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Article
March 1937

THE DECLINE IN THE STRENGTH OF CATGUT AFTER EXPOSURE TO LIVING TISSUES

Author Affiliations

PHILADELPHIA
From the Harrison Department of Surgical Research and the Department of Surgery, University of Pennsylvania.

Arch Surg. 1937;34(3):377-397. doi:10.1001/archsurg.1937.01190090002001
Abstract

It was largely through the efforts of Philip Syng Physick (1816), the first professor of surgery in the School of Medicine of the University of Pennsylvania, that catgut came into general use. He carried out experiments with a wide variety of suture materials and demonstrated the absorbability of catgut. It remained for Lister (1868), however, to begin experiments on the sterilization of catgut, a study which he continued for forty years.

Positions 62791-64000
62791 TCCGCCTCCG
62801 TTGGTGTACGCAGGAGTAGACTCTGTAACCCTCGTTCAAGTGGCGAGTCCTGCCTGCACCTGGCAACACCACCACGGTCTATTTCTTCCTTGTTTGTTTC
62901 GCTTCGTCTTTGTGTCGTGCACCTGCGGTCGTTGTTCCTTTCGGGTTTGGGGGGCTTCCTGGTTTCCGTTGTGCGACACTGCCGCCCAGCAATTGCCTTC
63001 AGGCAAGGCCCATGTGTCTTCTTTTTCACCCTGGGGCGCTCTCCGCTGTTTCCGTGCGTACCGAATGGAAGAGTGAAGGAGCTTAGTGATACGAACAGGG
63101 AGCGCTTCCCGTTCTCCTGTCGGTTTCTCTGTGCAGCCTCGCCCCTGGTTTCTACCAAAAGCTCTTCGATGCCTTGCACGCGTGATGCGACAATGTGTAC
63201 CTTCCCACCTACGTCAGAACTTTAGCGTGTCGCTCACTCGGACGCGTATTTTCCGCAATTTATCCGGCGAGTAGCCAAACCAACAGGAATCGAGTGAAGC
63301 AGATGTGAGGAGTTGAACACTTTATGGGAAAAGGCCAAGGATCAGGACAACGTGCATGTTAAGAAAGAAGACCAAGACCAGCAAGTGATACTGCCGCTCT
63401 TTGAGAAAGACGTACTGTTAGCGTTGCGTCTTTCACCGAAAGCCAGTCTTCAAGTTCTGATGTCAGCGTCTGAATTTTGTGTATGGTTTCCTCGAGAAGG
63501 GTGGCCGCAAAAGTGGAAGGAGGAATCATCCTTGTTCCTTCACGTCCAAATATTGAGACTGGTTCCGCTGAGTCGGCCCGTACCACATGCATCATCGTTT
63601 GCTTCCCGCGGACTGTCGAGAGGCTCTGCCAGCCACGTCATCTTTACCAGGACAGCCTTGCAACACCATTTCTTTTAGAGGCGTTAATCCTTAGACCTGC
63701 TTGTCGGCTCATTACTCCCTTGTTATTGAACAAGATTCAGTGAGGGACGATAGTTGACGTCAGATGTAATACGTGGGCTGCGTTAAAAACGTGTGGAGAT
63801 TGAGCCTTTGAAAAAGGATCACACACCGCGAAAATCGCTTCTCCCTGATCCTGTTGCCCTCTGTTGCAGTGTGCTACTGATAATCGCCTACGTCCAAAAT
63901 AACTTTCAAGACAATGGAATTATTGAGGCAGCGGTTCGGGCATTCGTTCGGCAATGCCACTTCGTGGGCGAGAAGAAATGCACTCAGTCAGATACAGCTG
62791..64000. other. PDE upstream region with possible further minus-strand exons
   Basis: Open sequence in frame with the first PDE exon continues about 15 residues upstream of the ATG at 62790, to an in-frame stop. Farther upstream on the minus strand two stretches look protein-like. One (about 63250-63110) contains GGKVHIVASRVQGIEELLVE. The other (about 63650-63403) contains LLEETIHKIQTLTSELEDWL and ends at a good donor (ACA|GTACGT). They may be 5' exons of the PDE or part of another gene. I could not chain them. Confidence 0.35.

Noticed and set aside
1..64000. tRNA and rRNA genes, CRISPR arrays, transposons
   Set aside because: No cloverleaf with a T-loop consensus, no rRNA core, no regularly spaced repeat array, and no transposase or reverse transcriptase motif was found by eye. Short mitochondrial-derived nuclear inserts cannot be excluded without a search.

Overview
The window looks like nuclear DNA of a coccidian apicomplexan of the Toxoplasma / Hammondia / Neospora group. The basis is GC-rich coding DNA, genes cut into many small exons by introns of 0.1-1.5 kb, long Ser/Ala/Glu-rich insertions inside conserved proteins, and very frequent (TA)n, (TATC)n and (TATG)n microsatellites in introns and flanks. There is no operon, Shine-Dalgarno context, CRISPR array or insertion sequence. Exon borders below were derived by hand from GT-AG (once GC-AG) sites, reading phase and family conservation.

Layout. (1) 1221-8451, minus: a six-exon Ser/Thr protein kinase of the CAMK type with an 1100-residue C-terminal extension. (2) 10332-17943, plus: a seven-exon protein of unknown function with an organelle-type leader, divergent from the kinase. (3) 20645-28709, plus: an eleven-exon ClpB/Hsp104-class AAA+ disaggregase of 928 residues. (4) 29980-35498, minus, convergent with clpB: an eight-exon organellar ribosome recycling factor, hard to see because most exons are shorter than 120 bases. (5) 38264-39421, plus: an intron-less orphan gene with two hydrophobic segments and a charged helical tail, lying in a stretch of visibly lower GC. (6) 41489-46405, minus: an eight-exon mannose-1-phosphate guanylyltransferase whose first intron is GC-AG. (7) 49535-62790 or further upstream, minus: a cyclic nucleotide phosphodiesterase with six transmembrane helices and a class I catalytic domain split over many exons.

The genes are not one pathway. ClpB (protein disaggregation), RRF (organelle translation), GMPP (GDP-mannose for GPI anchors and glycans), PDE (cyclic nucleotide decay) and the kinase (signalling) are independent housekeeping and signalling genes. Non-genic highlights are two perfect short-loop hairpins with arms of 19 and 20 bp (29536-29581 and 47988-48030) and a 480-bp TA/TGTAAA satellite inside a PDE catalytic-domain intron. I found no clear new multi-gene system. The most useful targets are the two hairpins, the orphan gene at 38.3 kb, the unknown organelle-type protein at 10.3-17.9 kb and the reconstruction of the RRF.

The main requirements for good surgical catgut have been sterility, strength, suppleness and absorbability. The great bulk of the experimental work on catgut recorded in the medical literature has been concerned with its sterility and the effect of various methods of sterilization on its tensile strength. Suppleness is largely a matter of clinical opinion, but it has also been studied in the laboratory by determining the loss of tensile strength that results from knotting.

The absorbability of catgut was

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